It was a day of festivity. The people of Owings Mills received their shopping mall. With the sound of a breaking champagne bottle and joy upon the faces of both the shoppers and owners, the Owings Mills Mall was ready for its first shopping spree. The year was 1986 and for many business owners that meant a lot of work.
The owner was Kimco Realty and the location they decided to go with was logically enough not an accident. It was an affluent neighborhood still in its embryonic state, but an early entrance meant figuratively speaking scraping off a lot of cream, for this place was promising a lot.
It was a busy place, for it was easily accessible from the nearby subway station. To make the mall even more accessible, there was a bus that offered its services from the metro to the mall. With time the shuttle bus service was closed, leaving potential shoppers with the option of using the less regular normal bus service, or walking the path from the Owings Mills Metro Subway Station.
But the mall nevertheless remained a favorite place to many. Once inside, the shopaholics and those looking just to spend an hour or two were stunned by both the size and luxury. Among the most notable tenants were Saks Fifth Avenue, Sears, Benetton, Williams Sonoma, and various other brands that attracted people from all over Maryland.
With time the mall started to lose acceleration as its ‘foot’ was slipping off the pedal. Some of the malls located in close proximity to Owings Mills were already knee deep into renovation and people could hardly wait to the see them open and what they had to offer.
The increase in crime in the area coupled with a change in the economic stability of many residents in the local area meant less business for the Owings Mills Mall store owners.
Another factor in the never-ending race for profit is the competitors. It was Nordstrom, a luxury department store that was the tiny stone that started an avalanche down the hill of financial disaster. Direct competition for customers also came from the nearby Mall in Columbia and Towson Town Center shopping malls.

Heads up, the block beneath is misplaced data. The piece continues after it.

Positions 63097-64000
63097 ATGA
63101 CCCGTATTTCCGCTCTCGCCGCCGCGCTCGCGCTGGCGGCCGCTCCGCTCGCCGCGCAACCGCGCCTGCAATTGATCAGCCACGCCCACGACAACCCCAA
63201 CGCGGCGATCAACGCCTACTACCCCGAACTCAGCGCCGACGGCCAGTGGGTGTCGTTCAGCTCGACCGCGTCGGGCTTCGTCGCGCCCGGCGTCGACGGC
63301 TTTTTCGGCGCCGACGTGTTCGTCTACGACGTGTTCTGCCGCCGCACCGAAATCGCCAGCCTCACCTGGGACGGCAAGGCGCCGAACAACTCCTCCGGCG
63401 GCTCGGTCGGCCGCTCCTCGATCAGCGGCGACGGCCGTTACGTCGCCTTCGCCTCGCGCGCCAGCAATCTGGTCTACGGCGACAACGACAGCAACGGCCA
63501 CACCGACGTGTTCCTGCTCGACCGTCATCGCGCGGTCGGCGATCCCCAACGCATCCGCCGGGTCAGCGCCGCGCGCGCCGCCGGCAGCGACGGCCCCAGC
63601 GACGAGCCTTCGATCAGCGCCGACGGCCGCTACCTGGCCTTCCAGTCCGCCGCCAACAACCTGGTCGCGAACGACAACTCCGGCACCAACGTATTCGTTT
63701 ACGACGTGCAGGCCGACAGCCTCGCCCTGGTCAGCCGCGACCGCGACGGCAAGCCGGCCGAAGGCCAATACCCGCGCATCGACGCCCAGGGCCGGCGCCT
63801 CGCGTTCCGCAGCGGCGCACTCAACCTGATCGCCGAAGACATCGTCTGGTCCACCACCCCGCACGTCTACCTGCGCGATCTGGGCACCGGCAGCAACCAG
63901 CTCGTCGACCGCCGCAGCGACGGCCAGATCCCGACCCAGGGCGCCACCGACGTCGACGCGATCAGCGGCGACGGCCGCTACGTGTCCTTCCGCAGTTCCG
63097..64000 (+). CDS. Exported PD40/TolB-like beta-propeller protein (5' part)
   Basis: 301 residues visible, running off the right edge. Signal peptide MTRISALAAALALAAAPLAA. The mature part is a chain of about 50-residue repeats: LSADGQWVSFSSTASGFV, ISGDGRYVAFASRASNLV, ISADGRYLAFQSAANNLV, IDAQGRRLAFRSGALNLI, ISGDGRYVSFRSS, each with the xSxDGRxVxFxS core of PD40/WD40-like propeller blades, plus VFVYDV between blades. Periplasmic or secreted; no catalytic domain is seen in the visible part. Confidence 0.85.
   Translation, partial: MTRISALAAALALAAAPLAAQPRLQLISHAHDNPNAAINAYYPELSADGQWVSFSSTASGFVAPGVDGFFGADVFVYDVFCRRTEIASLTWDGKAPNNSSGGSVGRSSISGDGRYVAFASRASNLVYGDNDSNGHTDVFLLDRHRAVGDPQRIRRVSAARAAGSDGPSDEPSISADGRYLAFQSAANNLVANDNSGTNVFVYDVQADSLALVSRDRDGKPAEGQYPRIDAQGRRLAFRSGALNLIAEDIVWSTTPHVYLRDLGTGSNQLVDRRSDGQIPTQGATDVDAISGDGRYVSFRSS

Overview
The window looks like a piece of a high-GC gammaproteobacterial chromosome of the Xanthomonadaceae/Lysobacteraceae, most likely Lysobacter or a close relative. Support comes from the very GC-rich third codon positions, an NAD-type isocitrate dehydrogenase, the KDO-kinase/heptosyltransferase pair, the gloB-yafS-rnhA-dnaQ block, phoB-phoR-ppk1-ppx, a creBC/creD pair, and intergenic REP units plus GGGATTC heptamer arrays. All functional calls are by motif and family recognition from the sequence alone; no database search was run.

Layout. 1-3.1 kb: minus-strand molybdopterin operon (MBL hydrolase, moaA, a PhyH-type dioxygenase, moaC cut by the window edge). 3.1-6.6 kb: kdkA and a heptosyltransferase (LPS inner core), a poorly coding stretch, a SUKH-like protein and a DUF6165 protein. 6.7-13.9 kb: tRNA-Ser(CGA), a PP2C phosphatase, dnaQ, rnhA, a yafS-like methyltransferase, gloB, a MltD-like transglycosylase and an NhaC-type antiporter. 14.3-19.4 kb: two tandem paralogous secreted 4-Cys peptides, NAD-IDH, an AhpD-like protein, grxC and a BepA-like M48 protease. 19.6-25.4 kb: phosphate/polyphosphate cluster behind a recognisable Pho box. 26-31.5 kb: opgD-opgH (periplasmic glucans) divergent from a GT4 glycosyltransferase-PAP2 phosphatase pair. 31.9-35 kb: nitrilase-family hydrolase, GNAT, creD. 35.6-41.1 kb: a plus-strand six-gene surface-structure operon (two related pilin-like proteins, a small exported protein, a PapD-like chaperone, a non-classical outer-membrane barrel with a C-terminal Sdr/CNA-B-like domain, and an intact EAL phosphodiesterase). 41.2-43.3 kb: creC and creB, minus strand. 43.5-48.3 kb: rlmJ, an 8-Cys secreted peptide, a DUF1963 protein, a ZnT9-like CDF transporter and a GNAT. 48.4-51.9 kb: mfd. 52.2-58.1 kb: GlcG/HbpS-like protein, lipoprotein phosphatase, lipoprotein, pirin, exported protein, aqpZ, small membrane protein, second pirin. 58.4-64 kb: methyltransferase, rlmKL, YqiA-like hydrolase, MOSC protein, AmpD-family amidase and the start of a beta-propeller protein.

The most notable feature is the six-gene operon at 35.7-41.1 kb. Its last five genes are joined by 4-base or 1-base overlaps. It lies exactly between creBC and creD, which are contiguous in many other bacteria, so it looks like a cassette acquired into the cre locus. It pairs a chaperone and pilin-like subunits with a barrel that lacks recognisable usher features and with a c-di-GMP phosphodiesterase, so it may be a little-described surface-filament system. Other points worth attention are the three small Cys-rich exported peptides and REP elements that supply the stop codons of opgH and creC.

And so Owings Mills Mall took one more breath and decided to go all out to beat them all. At first, it opened Owings Mills Restaurant Park. Next on the list was a movie theater which later it became known as AMC Theatres.
It wasn’t long before this mall ran into another series of problems. It was 1992, September the 25th when it happened. A dead body was found on the path that led from the metro station to the mall. It belonged to Christina Marie Brown, a 28-year old girl who was shot in the back of the head from a close proximity. Later the police found out that the motivation was robbery and Christina was robbed clean.
Reasonably enough, the path was closed and at a later date entirely removed. The girl worked as part of the cleaning crew of the luxury retailer Saks. After the murder, Saks decided that it would be best if they close their store at this mall. Many people feared for their safety following Brown’s murder and stayed away from Owings Mills.
It wasn’t long before the rest of the stores followed in Saks’s footsteps. In the following years, the mall went from bad to worse quicker than ever before. And then the news came. It’s demolition was announced in 2013, but it was postponed and instead started in 2016. One year later, nothing remains from this mall except the memories, both good and bad, to speak of times equally joyful and fearful.